Why Bush won

Democrats sensed defeat late last night.

Democrats sensed defeat late last night. "George W. Bush is going to win re-election. Yeah, the lawyers will haggle about Ohio. But this time, Democrats don't have the popular vote on their side. Bush does," Will Saletan writes in Slate.

Saletan explains the outcome by arguing that Bush is a simple guy, and that the majority of people who go to the polls respond well to simplistic people and ideas. The argument contains some measure of truth when it comes to Bush, although it sells the American people short in every respect. Ultimately, it's an insufficient and unconvincing account of Bush and his bond with supporters. And it doesn't serve the interests of Democrats. Saletan thinks that Kerry, having proven his courage and brains in Vietnam and in the debates, lost because he lacked "simplicity." Actually, he lacked intellectual coherence. His dire assessment of the so-so economy was overblown, at least on the national level. His ideas for national security amid a time of war were all over the map. Bush's ideas may yet prove wrong. His presentation of those ideas wasn't very articulate. But they weren't simplistic.

Saletan's misguided assessment of Bush leads him to a weird conclusion. He thinks that Democrats can reclaim the White House in 2008 by running John Edwards. He thinks that the trial lawyer with the big smile would be a Democratic Bush. But he'd be the anti-Bush. The Democrats need to really come to grips with the real source of Bush's appeal before they can figure out a way back to the White House. What they really need is another Clinton, not another left-leaning populist. They need to tack back to the center, not move further and further to the left.

Saletan's argument runs astray from the start. The headlines are mean spirited and loaded with contempt. They cling desperately to the comforting caricature of Bush as an inarticulate bumbler: "Misunderestimated again/The key to Bush's victory: Simplicity/Simple but effective/Why you keep losing to this idiot." That line of thinking was wrong four years ago, and it's wrong today. Bush can be maddeningly inarticulate, and he's made plenty of mistakes. That doesn't make him simplistic or stupid. Lincoln, the greatest wartime leader in our history, made so many mistakes that critics derided him as a baboon and predicted a Confederate victory nearly to the end. Bush is no Lincoln, but he's no dummy, either. "He's very tough, an extraordinarily good politician and a lot smarter than people think," according to President Clinton.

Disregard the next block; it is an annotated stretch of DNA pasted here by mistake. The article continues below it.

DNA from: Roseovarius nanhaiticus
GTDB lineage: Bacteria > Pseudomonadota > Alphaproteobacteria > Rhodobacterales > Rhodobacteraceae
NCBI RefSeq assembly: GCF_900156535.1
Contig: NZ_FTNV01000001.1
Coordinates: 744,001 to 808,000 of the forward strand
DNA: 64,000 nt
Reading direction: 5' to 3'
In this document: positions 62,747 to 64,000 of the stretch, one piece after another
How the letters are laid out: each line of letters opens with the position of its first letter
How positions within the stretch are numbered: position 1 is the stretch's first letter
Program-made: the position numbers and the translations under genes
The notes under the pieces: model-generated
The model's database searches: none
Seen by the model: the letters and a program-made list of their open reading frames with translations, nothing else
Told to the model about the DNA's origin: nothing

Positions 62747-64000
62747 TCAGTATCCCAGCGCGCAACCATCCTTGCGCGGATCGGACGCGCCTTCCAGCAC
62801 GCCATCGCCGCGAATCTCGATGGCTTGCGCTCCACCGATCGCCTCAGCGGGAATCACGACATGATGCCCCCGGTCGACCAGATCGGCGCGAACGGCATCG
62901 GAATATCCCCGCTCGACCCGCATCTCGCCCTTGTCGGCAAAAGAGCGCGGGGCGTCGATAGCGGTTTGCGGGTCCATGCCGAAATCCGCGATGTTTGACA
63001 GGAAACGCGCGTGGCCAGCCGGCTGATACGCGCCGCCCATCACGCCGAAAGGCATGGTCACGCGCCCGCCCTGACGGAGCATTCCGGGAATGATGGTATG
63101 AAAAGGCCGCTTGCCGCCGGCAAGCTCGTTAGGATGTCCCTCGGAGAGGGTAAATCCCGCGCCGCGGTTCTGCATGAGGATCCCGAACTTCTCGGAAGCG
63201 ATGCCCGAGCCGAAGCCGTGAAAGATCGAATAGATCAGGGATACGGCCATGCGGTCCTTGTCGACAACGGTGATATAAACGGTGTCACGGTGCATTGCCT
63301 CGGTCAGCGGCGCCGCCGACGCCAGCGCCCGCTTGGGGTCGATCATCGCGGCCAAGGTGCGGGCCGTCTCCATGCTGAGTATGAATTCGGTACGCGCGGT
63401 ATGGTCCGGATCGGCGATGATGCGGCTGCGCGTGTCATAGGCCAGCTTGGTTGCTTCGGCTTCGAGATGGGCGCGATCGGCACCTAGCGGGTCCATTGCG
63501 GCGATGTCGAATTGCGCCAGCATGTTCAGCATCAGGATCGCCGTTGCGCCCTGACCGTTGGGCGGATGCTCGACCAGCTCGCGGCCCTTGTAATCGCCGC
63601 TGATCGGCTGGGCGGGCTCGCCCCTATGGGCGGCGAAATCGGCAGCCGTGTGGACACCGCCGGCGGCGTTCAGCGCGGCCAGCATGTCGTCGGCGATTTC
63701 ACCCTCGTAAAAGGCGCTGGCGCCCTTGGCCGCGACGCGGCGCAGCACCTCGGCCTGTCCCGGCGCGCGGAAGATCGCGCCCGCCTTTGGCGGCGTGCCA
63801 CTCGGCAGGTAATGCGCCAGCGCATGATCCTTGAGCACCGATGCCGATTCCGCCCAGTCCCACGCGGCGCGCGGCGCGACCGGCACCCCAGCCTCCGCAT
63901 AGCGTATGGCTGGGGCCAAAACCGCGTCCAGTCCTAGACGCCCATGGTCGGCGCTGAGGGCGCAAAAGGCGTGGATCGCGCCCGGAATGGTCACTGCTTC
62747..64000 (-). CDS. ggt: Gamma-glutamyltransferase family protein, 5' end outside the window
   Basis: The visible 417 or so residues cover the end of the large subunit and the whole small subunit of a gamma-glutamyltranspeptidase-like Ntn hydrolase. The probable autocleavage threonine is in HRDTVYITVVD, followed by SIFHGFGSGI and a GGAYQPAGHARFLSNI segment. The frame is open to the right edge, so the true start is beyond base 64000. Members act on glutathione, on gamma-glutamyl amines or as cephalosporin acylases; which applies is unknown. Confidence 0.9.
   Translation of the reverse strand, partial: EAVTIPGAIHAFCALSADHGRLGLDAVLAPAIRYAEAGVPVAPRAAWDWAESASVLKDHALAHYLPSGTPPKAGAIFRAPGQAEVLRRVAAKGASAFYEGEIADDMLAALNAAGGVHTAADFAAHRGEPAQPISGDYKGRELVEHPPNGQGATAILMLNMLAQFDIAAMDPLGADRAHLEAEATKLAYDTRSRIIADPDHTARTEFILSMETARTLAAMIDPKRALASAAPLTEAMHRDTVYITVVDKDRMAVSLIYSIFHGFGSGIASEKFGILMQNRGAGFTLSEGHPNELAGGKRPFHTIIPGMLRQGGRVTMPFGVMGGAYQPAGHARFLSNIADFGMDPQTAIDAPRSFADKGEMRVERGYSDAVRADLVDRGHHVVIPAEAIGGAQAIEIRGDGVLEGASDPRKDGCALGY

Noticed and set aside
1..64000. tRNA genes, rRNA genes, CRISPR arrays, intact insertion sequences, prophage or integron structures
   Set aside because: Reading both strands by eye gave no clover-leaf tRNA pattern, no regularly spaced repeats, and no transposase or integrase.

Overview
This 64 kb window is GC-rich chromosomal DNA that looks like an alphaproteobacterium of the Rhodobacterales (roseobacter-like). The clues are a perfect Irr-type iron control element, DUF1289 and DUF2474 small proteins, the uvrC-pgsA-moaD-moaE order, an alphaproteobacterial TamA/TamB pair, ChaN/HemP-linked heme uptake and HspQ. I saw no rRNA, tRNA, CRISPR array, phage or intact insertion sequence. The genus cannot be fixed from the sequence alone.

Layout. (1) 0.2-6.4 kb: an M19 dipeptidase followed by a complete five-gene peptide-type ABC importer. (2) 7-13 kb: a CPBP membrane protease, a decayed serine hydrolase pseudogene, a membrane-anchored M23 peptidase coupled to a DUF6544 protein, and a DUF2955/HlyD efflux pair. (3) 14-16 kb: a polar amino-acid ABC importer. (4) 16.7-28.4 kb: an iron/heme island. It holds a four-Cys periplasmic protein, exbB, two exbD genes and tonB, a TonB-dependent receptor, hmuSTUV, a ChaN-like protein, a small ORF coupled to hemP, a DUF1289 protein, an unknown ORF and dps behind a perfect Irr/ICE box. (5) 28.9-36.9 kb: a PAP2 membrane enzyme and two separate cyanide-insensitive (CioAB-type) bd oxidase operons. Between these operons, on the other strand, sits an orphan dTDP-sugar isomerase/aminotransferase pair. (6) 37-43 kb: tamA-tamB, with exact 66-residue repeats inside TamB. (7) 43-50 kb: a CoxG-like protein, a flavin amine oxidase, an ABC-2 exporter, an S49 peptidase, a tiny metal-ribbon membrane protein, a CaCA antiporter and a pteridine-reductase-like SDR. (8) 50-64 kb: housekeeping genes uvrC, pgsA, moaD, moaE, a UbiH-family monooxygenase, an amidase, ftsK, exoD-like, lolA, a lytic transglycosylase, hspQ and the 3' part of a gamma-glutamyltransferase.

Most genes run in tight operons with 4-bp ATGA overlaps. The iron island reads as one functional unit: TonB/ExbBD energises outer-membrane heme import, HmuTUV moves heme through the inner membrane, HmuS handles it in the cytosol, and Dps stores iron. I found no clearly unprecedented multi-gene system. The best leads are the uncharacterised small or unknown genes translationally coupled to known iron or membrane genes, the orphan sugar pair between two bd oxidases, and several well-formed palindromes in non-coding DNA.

Saletan is correct when he argues that voters are willing to forgive a lot of Bush's mistakes because they believe that he "gets it." Personally, I prefer a reasonably intelligent president who "get's it" to a brilliant academically trained president like Carter, who, in my view, didn't. Many presidential historians argue that the most successful presidents are those with sharp instincts and the ability to focus on a few powerful themes.

But the source of contention isn't really the simplicity of Bush's ideas. The trouble is that many people don't like them, and calliing him stupid is about the worst insult they can hurl. Is the "ownership society" reallly that much simpler than the "Great Society?" Probably not. But for generations of people reared on the latter, Bush's ideas are unfamiliar and heretical. In the worlds of academia and the media, where elites are winnowed through years of grueling academic competition, intellect is the currency of the realm. So when people want to whip out the heavy weaponry, they call their opponents stupid.

It's an effective strategy for enforcing discipline within the ranks. But it's a poor choice of weapon when trained upon Bush or Giuliani, who don't keep score by comparing SATs.

Bush has a real problem communicating his ideas to people who don't agree with him. The country would be much better off if he had a little more of Churchill or Roosevelt's ability to inspire those of different mind. I hope he figures out a way to bridge the ideological chasm that separates the country. He doesn't need to change anyone's mind. He just needs to get to the point where critics can say, oh, okay, I get your point. I don't agree, but I can follow your argument. It will have to be a mutual effort, though.

His performance during the three debates with Kerry ranged from atrocious to barely passable. But his ideas, about Iraq and terror in particular, had more intellectual coherence than Kerry's. Voters, who really aren't so stupid, picked up on that.

His opponents misunderestimate that coherence as simplicity.

Reader Genny Cobb responds:

Re: Bush's simplicity.

No one thinks Bush is stupid, they think he is inexperienced and incompetent. Oh yes and what he "says" never matches what he "does". You are confusing Bush's slogans as something he stands for, but he really doesn't make any sense because there is no depth, detail, to his "words".

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